News - Belfer Center for Science and International Affairs, Harvard Kennedy School

Students Offer Innovative Ideas for Tackling Climate Change Impacts on Arctic

  • Jacob Carozza
| Nov. 20, 2017

Belfer Center’s Arctic Initiative Competition Elicits Range of Solutions

To much of the world, the Arctic is seen as a faraway, isolated region populated by polar bears and not much else.

“The truth is that the Arctic is so much more than that,” said Halla Hrund Logadóttir, a Co-founder of the Arctic Initiative at Harvard Kennedy School’s Belfer Center, during an Arctic Innovators event Wednesday at the Kennedy School.

The region’s four million people, spread among eight countries, are seeing their lives upended by rapid climate change, Logadóttir said, as communities are lost to rising sea levels and new oil, gas, and fishing resources open up for the first time.

The Arctic Initiative’s Arctic Innovators  program allows students to develop ideas to tackle these challenges and improve the future of the Arctic, which has also become a bellwether for climate change worldwide. The program’s first cohort spent the semester working on their ideas through sessions with Arctic leaders and experts at Harvard Kennedy School and a field trip to Iceland, where they presented at the Arctic Circle Assembly, discussed their ideas with experts at the Arctic Innovation Lab and met the country’s president.

But Wednesday’s event, held in the Kennedy School’s Bell Hall, challenged the students to take a semester’s worth of work and condense it into a two and a half minute pitch.

Some proposals sought to utilize emerging technologies to meet the region’s unique demands drones that would monitor glacier ice melt and deliver essential goods like food and medical supplies to remote populations; a digital library that uses virtual reality to share and preserve food production skills; a plan to use the Internet to connect displaced people with work they could do remotely and with little training.

Other ideas focused on using the power of national and subnational governments, acting alone or together, to enact change in the Arctic — a new free trade zone that would simultaneously create opportunities for cooperation on environmental regulations; having states and provinces take the lead in safeguarding marine biodiversity by creating a network of protected areas; setting up a fund for climate migrants by imposing a $1 levy on plane tickets in and out of the Arctic.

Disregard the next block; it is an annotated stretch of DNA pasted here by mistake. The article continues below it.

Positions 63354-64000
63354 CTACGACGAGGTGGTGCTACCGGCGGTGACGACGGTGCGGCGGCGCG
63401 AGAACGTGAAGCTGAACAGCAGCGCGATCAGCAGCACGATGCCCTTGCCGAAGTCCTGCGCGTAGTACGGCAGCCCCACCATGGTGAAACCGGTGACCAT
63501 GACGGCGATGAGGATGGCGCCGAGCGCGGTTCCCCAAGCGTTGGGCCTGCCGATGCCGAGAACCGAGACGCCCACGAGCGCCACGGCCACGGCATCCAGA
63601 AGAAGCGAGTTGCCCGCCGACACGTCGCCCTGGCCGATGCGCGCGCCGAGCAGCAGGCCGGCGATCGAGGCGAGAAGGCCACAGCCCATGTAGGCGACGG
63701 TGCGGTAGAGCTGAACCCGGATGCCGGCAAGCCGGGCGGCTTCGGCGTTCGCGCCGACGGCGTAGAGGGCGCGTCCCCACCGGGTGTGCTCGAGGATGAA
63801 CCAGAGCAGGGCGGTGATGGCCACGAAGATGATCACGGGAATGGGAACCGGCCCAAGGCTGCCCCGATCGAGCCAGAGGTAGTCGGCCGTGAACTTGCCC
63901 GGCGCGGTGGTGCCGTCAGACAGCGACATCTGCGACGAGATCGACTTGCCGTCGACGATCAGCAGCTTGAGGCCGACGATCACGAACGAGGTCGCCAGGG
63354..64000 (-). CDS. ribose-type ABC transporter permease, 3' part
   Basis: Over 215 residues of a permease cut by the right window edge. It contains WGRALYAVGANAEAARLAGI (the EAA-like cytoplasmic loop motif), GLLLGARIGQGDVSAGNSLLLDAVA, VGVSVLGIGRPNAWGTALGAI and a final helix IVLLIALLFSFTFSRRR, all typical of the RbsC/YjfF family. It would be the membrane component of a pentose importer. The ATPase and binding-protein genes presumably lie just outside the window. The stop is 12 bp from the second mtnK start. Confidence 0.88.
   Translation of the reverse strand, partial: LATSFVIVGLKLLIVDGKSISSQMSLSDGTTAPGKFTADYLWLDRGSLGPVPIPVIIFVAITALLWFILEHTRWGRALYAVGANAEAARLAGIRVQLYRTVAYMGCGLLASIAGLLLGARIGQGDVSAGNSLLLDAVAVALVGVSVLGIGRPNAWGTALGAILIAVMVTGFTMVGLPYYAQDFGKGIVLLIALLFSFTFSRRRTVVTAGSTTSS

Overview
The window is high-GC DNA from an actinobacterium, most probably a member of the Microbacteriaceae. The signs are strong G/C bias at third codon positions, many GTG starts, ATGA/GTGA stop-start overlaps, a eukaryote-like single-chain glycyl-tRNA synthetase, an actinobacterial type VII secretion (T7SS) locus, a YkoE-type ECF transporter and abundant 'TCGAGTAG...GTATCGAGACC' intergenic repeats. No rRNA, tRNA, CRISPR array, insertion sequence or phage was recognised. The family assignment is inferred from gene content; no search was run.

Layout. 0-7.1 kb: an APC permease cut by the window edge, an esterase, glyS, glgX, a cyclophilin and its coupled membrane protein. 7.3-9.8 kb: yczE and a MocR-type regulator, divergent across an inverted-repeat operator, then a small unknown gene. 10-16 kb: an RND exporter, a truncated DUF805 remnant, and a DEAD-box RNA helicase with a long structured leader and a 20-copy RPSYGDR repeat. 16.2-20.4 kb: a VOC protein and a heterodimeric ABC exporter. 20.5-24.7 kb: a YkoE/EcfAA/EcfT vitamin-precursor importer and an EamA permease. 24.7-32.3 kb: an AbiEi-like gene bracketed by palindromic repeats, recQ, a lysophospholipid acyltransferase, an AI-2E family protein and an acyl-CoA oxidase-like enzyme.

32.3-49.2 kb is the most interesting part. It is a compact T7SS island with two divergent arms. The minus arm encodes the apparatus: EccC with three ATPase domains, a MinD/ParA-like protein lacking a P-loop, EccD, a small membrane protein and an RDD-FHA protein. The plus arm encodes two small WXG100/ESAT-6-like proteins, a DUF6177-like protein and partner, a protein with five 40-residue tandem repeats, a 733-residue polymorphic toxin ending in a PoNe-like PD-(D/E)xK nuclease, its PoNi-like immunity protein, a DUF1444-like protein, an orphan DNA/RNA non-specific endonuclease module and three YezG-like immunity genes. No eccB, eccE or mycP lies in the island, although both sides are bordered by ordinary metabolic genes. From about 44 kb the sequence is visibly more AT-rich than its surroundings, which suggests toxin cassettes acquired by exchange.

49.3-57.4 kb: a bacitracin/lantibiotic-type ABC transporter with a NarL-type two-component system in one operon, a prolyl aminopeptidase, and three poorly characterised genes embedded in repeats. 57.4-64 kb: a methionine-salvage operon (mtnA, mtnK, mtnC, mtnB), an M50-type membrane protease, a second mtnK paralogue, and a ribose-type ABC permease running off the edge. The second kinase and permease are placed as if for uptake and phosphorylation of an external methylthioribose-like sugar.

After the presentations, the audience — pitchers excluded — voted for its favorite, while a panel of judges did the same. The judges were Chris Colbert, Director of the Harvard Innovation Lab; Amanda Sardonis, Assistant Director of the Belfer Center’s Environment and Natural Resources Program; Alice Rogoff, a cofounder of the Arctic Circle Assembly and a Founder of Arctic Now; and Cristine Russell, a science journalist and Senior Fellow in the Environment and Natural Resources Program.

Though the judges were out of the room when the audience voted, both groups picked the same winner: Gabrielle Scrimshaw, who pitched an investment fund for ventures owned by indigenous people, primarily in the booming tourism industry in northern Canada.

Tourism in the Northwest Territories already exceeds 200 million dollars per year with no signs of slowing down, Scrimshaw said.

“With 50 percent of the residents of the Northwest Territories being indigenous people, you would think that many of these businesses being started would be owned by indigenous communities,” she said as part of her pitch. “Unfortunately, that is not the case.”

Indigenous communities in Canada’s north often lack the access to capital needed to start tourism businesses, she said, but some indigenous communities in other parts of the country “are sitting on millions of dollars of capital from land-sharing and resource agreements, looking for avenues to invest.”

“What’s incredible about this model is it drives economic independence in the region,” she added.

Scrimshaw, who grew up in Canada and is a member of the Hatchet Lake First Nation, said her idea came from working with indigenous communities in the northern part of the country prior to pursuing an MBA at Stanford and an MPA at HKS. She also is co-founder of the Aboriginal Professional Association of Canada, which provides mentoring and networking opportunities to indigenous professionals.

Scrimshaw is set to graduate from HKS in 2018. She said she wants to spend the spring semester working toward making the investment fund a reality.

“It’s been great,” Scrimshaw said of her participation in the Arctic Innovators program. “When I applied, I said, ‘This is a cool thing. I want to learn more about the Arctic.’ And now I’m here two months later and I can seriously start this and make this a business that I work on after I graduate.”

With Scrimshaw named the winner, Colbert of Harvard’s Innovation Lab closed the event with a pitch of his own, encouraging students to apply for its Venture Incubation Program to further develop their ideas and give them a chance to compete for a cash prize in Harvard University’s President’s Innovation Challenge.

“To survive, let alone thrive, every entity must innovate,” Colbert said. “Whether you’re a company, a country, a city, you have to innovate. And that includes people.”

For more information on this publication: Belfer Communications Office
For Academic Citation: Carozza, Jacob. “Students Offer Innovative Ideas for Tackling Climate Change Impacts on Arctic.” News, Belfer Center for Science and International Affairs, Harvard Kennedy School, November 20, 2017.

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